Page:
- Czech RepublicVáclav HorejsíInstitute of Molecular Genetics AS CR
- FranceAndré PèlegrinInstitut de Recherche en Cancérologie de Montpellier, IRCM
- Armand BensussanHôpital Saint Louis
- ItalyFabio MalavasiUniversity of Torino Medical School
- NetherlandsRuurd TorensmaNijmegen Centre for Molecular Life Sciences
- SpainGiovanna RoncadorCentro Nacional de Investigaciones Oncológicas
- Leonor KremerCentro Nacional de Biotecnología/CSIC
- Núria PascualNb4D
- Pablo EngelMedical School, University of Barcelona
- United KingdomUniversity of OxfordLRF Haemato-oncology Group
- University of OxfordOxFabs
- University of OxfordLRF Lymphoma Antigens Group
University of Oxford
Name of the laboratory
- LRF Haemato-oncology Group
- Nuffield Department of Clinical Laboratory Sciences, University of Oxford
- Level 4 Academic Block
- University of Oxford
- Headington, Oxford, OX3 9DU, United Kingdom
- +44 1865 220246
Our group is supported by a Programme grant from the Leukaemia Research Fund to study aberrant transcription factors in lymphomas. From April 2009 we have been awarded a Therapeutic Antibody Programme from Cancer Research-UK. We aim to make antibodies that will enable us to i) identify novel diagnostic/prognostic markers, ii) study aberrant protein function in human malignancies, iii) provide additional therapeutic antibodies for the treatment of cancer.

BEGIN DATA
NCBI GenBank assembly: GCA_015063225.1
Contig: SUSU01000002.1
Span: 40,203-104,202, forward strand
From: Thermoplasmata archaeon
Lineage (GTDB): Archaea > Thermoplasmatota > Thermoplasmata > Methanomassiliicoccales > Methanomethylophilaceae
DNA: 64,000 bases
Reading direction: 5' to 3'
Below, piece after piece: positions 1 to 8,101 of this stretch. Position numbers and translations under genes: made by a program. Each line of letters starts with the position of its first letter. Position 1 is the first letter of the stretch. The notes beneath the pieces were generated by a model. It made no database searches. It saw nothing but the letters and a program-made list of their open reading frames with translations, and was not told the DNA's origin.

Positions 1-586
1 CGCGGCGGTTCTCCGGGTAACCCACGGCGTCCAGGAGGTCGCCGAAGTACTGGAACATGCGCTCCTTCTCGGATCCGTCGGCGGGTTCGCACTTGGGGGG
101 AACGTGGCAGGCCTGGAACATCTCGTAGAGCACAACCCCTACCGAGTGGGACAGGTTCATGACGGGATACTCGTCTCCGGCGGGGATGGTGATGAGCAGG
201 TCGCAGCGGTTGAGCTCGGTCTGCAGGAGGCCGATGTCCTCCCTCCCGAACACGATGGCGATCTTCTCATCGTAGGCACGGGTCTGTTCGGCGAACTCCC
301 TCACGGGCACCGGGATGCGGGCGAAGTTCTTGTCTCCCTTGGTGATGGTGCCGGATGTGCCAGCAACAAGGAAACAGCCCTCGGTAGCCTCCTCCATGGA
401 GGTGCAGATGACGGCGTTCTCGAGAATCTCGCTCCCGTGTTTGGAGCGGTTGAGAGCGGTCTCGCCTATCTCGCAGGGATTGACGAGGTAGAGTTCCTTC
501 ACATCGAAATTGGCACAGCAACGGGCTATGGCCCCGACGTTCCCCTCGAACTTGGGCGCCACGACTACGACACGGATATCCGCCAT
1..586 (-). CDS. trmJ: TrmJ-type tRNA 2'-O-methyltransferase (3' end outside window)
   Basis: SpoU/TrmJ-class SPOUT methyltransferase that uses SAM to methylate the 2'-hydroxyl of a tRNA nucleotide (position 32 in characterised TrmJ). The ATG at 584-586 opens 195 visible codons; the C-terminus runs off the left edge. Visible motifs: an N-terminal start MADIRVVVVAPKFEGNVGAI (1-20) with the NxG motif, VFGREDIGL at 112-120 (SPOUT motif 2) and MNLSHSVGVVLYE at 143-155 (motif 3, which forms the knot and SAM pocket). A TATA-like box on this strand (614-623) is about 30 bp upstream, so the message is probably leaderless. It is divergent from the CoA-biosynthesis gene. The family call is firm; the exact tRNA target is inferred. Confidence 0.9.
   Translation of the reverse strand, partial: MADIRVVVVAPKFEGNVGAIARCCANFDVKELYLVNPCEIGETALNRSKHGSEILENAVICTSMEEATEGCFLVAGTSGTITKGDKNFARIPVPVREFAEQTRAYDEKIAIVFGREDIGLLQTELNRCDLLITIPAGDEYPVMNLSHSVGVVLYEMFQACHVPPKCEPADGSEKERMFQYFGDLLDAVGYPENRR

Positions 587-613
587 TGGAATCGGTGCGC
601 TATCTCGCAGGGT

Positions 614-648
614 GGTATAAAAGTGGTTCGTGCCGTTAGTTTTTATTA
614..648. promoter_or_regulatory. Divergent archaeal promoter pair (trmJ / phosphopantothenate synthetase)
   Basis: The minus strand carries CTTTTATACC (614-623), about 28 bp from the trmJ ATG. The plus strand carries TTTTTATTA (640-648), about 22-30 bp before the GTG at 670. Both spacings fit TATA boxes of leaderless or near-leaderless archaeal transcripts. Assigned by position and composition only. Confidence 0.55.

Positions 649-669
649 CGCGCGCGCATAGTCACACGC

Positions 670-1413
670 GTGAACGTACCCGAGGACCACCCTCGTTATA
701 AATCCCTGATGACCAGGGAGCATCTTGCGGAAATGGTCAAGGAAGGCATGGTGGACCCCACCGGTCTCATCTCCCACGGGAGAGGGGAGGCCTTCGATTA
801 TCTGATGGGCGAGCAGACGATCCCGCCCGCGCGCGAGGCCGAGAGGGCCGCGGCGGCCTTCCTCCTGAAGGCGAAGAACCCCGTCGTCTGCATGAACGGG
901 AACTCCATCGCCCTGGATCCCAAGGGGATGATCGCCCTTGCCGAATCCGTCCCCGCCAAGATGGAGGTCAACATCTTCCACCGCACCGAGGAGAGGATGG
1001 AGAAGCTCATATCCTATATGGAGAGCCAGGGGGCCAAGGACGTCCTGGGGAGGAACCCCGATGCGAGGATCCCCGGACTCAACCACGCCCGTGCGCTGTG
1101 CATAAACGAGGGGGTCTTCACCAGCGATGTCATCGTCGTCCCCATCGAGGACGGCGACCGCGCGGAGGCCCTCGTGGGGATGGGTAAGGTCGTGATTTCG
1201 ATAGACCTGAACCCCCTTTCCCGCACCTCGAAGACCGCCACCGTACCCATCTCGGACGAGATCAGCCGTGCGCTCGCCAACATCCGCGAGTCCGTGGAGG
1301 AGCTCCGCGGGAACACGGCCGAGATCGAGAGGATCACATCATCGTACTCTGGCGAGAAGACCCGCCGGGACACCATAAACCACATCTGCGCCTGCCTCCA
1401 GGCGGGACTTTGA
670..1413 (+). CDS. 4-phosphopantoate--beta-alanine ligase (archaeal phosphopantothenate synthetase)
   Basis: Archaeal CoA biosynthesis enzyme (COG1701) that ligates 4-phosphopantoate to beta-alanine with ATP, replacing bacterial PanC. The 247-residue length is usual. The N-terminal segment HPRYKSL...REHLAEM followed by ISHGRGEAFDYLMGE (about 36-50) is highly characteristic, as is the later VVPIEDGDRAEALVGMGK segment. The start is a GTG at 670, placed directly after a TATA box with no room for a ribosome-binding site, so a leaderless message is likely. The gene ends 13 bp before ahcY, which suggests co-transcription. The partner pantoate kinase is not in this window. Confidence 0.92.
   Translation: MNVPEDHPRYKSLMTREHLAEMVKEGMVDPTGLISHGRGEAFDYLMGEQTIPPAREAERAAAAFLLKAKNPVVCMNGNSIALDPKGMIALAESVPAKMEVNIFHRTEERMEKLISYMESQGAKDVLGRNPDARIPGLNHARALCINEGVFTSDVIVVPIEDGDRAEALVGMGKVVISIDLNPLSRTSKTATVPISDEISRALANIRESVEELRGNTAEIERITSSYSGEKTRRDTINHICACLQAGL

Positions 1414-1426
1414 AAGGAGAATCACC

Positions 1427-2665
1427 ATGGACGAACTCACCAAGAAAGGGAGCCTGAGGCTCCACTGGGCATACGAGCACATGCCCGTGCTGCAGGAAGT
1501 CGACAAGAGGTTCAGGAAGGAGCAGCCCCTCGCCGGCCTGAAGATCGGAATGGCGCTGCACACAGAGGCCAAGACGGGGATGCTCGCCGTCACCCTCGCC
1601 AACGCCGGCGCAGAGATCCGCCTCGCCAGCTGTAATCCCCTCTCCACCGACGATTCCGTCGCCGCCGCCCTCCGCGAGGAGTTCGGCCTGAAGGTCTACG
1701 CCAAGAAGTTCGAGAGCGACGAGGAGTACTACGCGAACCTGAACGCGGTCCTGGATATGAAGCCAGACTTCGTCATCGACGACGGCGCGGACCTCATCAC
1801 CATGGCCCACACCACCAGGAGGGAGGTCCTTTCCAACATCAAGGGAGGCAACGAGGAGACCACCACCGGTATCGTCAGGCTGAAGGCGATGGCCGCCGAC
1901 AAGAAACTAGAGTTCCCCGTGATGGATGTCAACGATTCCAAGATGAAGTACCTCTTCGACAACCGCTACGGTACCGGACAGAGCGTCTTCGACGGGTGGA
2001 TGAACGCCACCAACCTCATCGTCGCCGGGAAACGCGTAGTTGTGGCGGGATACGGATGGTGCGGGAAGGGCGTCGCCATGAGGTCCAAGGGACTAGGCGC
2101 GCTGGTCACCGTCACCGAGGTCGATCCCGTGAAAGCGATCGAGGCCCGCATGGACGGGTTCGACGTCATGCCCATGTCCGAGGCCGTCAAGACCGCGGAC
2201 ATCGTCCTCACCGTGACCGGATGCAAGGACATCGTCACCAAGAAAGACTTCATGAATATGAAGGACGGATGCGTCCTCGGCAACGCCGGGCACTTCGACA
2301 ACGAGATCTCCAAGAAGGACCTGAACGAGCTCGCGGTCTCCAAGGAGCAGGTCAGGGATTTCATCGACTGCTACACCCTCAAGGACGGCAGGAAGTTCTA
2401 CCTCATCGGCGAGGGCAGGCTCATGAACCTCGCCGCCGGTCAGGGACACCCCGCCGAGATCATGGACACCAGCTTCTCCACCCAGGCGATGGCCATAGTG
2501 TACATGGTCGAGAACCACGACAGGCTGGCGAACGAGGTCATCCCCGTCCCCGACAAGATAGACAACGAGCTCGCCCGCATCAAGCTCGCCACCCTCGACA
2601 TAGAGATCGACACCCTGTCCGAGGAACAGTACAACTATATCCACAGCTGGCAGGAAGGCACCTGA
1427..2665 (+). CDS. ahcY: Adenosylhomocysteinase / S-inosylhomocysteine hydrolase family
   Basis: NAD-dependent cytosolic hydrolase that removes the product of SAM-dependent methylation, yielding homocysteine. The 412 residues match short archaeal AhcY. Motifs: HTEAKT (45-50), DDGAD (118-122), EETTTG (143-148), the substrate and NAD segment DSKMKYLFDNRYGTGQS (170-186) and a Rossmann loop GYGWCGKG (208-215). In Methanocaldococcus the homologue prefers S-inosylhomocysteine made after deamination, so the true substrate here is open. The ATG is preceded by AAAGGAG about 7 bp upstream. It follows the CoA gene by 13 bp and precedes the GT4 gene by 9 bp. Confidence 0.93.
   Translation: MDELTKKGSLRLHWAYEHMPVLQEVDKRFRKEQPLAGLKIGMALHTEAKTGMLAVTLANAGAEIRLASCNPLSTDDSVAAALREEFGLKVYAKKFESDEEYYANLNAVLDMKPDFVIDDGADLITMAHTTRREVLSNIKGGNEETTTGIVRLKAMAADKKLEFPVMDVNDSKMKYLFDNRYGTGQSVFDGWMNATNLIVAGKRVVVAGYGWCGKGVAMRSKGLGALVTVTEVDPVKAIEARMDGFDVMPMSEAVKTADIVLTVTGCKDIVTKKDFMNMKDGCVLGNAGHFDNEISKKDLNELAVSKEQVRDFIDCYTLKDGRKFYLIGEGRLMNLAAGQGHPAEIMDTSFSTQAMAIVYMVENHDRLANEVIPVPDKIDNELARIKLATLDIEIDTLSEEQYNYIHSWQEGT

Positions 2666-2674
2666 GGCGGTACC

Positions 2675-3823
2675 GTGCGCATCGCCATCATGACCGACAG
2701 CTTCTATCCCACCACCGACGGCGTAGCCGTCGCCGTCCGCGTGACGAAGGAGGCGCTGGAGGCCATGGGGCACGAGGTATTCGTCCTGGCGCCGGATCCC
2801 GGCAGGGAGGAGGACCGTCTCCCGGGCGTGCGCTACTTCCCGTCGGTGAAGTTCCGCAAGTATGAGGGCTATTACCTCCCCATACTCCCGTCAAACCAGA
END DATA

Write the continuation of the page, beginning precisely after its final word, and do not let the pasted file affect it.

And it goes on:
FOXP transcription factors: A complex system of tightly regulated gene expression is essential for an organism’s development and survival. The forkhead or winged helix family of proteins, named FOX (forkhead box) transcription factors, display remarkable functional diversity and are involved in many biological processes, for example, development, oncogenesis, signal transduction, cell cycle regulation, control of metabolism and chromatin remodelling.
There are four members of the FOXP subfamily. We originally cloned the human FOXP1 gene and showed that FOXP1 expression is significantly associated with patients’ survival in both breast cancer and diffuse large B-cell lymphoma (DLBCL). We have recently identified smaller B-cell activation induced FOXP1 isoforms that may have an oncogenic role in DLBCL. This is consistent with FOXP1 chromosome translocations in lymphoma commonly targeting the coding region. FOXP3 is a marker of regulatory T cells that mediate immunotolerance and an important biomarker in both carcinomas and lymphoma. We are using specific “in house” monoclonal antibodies to further study the expression and function of the FOXP proteins and are using a wide range of techniques including chromatin immunoprecipitation to identify FOXP target genes, RNA interference for gene silencing and microRNA modulation to identify FOXP regulators.
Lymphoma-associated antigens: We have had a long-standing collaboration with Dr. Karen Pulford (Oxford) to identify and characterise lymphoma-associated proteins that are recognised by circulating antibodies in patients’ sera. We originally used the SEREX technique to identify a wide variety of lymphoma-associated antigens in diffuse large B-cell lymphoma (DLBCL). This approach identified PAS domain containing 1 (PASD1), a novel transcription factor, as a cancer testis antigen and candidate for vaccine development for lymphoma immunotherapy. The MORC4 zinc finger protein is also of interest because its immunological recognition may reflect its overexpression in a subgroup of DLBCL patients.